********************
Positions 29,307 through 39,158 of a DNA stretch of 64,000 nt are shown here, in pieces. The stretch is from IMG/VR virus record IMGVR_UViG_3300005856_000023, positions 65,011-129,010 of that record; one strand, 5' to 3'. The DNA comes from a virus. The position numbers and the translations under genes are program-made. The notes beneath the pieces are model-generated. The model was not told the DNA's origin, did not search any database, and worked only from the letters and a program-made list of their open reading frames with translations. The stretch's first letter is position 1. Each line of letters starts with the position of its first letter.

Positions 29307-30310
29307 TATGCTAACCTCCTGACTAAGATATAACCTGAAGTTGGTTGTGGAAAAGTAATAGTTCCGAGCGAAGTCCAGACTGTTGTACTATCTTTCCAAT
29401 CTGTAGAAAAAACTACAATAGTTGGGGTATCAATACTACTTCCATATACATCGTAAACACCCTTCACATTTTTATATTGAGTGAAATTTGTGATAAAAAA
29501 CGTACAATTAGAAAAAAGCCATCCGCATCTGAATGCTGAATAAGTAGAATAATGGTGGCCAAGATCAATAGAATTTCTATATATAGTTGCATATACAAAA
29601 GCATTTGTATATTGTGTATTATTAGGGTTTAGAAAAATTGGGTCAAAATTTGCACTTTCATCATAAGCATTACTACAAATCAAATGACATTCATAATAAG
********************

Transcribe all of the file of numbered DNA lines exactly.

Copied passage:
Positions 29,307 through 39,158 of a DNA stretch of 64,000 nt are shown here, in pieces. The stretch is from IMG/VR virus record IMGVR_UViG_3300005856_000023, positions 65,011-129,010 of that record; one strand, 5' to 3'. The DNA comes from a virus. The position numbers and the translations under genes are program-made. The notes beneath the pieces are model-generated. The model was not told the DNA's origin, did not search any database, and worked only from the letters and a program-made list of their open reading frames with translations. The stretch's first letter is position 1. Each line of letters starts with the position of its first letter.

Positions 29307-30310
29307 TATGCTAACCTCCTGACTAAGATATAACCTGAAGTTGGTTGTGGAAAAGTAATAGTTCCGAGCGAAGTCCAGACTGTTGTACTATCTTTCCAAT
29401 CTGTAGAAAAAACTACAATAGTTGGGGTATCAATACTACTTCCATATACATCGTAAACACCCTTCACATTTTTATATTGAGTGAAATTTGTGATAAAAAA
29501 CGTACAATTAGAAAAAAGCCATCCGCATCTGAATGCTGAATAAGTAGAATAATGGTGGCCAAGATCAATAGAATTTCTATATATAGTTGCATATACAAAA
29601 GCATTTGTATATTGTGTATTATTAGGGTTTAGAAAAATTGGGTCAAAATTTGCACTTTCATCATAAGCATTACTACAAATCAAATGACATTCATAATAAG